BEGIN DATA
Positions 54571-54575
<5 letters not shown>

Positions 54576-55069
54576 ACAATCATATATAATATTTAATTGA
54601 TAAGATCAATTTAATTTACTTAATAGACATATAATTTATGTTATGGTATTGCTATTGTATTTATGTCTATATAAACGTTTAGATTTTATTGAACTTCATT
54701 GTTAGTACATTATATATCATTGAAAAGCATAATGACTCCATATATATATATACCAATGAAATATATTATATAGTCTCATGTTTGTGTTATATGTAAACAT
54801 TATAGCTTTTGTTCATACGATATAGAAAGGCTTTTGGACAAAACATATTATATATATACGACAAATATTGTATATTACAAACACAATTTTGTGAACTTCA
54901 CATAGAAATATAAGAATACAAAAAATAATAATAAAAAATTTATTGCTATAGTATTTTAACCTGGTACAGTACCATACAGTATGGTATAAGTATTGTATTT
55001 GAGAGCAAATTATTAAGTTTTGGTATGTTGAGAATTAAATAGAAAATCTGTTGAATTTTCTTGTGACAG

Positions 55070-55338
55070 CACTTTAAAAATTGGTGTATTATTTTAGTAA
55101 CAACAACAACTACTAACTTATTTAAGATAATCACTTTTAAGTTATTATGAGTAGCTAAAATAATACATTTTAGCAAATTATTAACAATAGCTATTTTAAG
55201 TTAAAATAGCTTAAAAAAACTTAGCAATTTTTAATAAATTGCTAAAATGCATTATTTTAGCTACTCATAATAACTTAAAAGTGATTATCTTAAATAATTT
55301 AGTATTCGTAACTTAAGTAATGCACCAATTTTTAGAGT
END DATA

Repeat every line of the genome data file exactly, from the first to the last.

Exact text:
Positions 54571-54575
<5 letters not shown>

Positions 54576-55069
54576 ACAATCATATATAATATTTAATTGA
54601 TAAGATCAATTTAATTTACTTAATAGACATATAATTTATGTTATGGTATTGCTATTGTATTTATGTCTATATAAACGTTTAGATTTTATTGAACTTCATT
54701 GTTAGTACATTATATATCATTGAAAAGCATAATGACTCCATATATATATATACCAATGAAATATATTATATAGTCTCATGTTTGTGTTATATGTAAACAT
54801 TATAGCTTTTGTTCATACGATATAGAAAGGCTTTTGGACAAAACATATTATATATATACGACAAATATTGTATATTACAAACACAATTTTGTGAACTTCA
54901 CATAGAAATATAAGAATACAAAAAATAATAATAAAAAATTTATTGCTATAGTATTTTAACCTGGTACAGTACCATACAGTATGGTATAAGTATTGTATTT
55001 GAGAGCAAATTATTAAGTTTTGGTATGTTGAGAATTAAATAGAAAATCTGTTGAATTTTCTTGTGACAG

Positions 55070-55338
55070 CACTTTAAAAATTGGTGTATTATTTTAGTAA
55101 CAACAACAACTACTAACTTATTTAAGATAATCACTTTTAAGTTATTATGAGTAGCTAAAATAATACATTTTAGCAAATTATTAACAATAGCTATTTTAAG
55201 TTAAAATAGCTTAAAAAAACTTAGCAATTTTTAATAAATTGCTAAAATGCATTATTTTAGCTACTCATAATAACTTAAAAGTGATTATCTTAAATAATTT
55301 AGTATTCGTAACTTAAGTAATGCACCAATTTTTAGAGT